We Know What You Are -- Now We Are Haggling Over the Price

I predicted the climate bill would likely pass the House as Obama and Co.  would happily pull out the checkbook to spend taxpayer money to bribe Representatives to pass his legislative agenda.   I wrote:

I am again hearing rumblings that the climate bill may pass the House.  If so, it will be interesting to see what last minute bribes were added to make this happen.  The most recent bribe we know about is the commitment to pay farmers not to grow crops with the weak window dressing that this is somehow a carbon offset.

The Washington Times reports on one such payoff:

When House Democratic leaders were rounding up votes Friday for the massive climate-change bill, they paid special attention to their colleagues from Ohio who remained stubbornly undecided.

They finally secured the vote of one Ohioan, veteran Democratic Rep. Marcy Kaptur of Toledo, the old-fashioned way. They gave her what she wanted "“ a new federal power authority, similar to Washington state's Bonneville Power Administration, stocked with up to $3.5 billion in taxpayer money available for lending to renewable energy and economic development projects in Ohio and other Midwestern states.

This is part of that mysterious 310-page ammendment that was revealed just hours before the vote.


  1. Esox Lucius:

    In light of your last post on warning labels for products about subsidies, and because of reading this post, I would like to suggest another "Good Idea". I suggest that before every vote for every bill in congress that there is an web based multiple choice test (say, 100 questions) regarding what is and what is not in the bill. They can be multiple choice or true false (or both). If you can't answer with at least a 70% correct rate, you don't get to vote. Period.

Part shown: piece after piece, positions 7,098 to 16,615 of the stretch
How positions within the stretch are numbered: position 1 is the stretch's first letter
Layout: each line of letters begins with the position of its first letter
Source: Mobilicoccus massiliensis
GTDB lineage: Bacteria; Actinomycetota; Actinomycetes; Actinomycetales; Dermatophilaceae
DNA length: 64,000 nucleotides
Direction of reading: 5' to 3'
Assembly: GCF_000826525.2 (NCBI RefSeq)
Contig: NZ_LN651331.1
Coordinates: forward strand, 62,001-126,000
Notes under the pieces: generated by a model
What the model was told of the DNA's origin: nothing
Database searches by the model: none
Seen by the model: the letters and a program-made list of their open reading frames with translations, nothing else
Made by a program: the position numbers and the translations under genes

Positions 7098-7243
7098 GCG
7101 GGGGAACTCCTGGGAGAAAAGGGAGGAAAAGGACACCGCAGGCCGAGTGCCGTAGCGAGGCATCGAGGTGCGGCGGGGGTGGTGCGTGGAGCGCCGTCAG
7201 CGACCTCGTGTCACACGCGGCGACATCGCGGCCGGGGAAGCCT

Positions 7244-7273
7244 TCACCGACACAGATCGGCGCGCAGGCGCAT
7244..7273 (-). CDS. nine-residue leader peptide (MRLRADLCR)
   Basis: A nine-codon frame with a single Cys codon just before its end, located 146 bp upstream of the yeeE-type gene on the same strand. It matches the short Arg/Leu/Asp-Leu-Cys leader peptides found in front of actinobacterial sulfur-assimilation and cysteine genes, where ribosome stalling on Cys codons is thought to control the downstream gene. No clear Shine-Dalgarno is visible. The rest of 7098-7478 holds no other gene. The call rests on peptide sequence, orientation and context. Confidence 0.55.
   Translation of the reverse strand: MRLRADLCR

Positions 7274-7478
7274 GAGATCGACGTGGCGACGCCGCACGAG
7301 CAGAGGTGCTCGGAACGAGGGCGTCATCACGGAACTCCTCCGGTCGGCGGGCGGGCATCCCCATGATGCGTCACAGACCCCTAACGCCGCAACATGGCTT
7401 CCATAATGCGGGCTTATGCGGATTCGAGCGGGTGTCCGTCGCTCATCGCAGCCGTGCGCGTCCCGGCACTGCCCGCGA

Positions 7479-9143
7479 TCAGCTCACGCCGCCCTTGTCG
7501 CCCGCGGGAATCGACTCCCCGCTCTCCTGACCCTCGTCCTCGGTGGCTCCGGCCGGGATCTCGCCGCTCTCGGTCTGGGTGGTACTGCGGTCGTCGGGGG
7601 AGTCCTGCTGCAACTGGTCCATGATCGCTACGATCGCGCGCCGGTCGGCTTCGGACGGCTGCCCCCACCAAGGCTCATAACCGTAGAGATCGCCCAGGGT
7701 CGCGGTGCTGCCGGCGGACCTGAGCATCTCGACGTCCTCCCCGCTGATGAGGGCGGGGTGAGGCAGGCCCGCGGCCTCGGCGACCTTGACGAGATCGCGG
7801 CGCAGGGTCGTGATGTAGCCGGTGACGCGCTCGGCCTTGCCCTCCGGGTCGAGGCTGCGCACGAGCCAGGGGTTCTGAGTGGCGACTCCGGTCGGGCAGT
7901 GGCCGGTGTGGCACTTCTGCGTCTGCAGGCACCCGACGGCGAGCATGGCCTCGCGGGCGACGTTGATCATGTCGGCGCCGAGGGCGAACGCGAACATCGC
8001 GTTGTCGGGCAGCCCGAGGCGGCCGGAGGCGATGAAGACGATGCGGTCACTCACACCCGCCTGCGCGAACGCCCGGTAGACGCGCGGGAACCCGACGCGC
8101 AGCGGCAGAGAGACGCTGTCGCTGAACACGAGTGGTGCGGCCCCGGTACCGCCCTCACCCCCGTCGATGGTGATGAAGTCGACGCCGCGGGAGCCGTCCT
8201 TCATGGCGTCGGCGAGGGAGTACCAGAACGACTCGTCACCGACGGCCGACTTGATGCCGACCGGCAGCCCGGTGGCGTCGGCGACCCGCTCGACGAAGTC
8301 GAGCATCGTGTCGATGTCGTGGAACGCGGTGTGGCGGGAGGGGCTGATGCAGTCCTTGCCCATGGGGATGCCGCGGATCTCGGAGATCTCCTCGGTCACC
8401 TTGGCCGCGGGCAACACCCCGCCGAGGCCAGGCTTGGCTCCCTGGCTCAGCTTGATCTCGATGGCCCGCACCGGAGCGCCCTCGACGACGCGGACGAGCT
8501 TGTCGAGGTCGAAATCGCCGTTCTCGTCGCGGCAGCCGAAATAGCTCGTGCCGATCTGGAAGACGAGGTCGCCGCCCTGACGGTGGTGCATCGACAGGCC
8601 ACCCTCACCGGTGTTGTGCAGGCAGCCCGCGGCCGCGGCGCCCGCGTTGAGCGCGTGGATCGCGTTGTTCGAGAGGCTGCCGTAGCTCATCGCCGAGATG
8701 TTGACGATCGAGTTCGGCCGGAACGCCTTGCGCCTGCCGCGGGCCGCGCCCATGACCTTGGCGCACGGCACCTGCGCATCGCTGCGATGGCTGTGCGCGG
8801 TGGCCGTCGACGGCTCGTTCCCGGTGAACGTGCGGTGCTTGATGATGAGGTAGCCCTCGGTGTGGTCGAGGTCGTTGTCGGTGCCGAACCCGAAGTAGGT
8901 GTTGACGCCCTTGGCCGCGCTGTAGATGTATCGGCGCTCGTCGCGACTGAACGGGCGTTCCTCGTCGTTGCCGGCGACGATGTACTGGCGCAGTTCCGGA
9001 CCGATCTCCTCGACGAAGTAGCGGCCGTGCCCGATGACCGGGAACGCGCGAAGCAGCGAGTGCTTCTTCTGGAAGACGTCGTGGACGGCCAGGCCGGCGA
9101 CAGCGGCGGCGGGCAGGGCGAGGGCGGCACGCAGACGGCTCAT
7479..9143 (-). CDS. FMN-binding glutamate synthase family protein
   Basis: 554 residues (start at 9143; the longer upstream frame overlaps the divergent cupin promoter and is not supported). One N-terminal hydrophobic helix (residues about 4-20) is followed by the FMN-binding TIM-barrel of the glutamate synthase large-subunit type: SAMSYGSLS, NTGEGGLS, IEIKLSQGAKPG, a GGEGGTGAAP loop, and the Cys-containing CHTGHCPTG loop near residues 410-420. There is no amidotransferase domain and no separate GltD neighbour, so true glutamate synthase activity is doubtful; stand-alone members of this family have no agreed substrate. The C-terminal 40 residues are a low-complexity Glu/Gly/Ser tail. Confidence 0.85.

So it would look something like this:

    This bill holds a provision for a Power Administration for Midwest Renewable Energy Projects. How many dollars are set aside for this provision?

    a. 500M
    b. 1.2B
    c. 3.5
    d. None of the above

    Think about the possiblities for our democracy if our congressmen had to actually read the bills...

  2. Jim Collins:

    Let's make it an open book test, with a 60 minute time limit. That way we know that at least some of them will have read some part of the bill.

    Now for the hard part. Who writes the test?

  3. Sluggo:

    Jim and Esox,
    Your open hearted simplicity is touching and heart breaking.

    Any city counselman who couldn't game any such test is a certified one-termer. Offer them an opportunity to prove their honesty by cheating? Hell, yes.

  4. Scott:

    Up the complexity of the idea. As is, do you really think the entire house wouldn't score a perfect 100 every time?

    Off load the question generating to no less than 3 different "non-partisan" groups, the more the better, give each group some reasonable amount of time to digest and generate a set minimum number of questions with no maximum. Each group also casts a vote as to the complexity of the bill.

    All the questions get thrown into one large pot.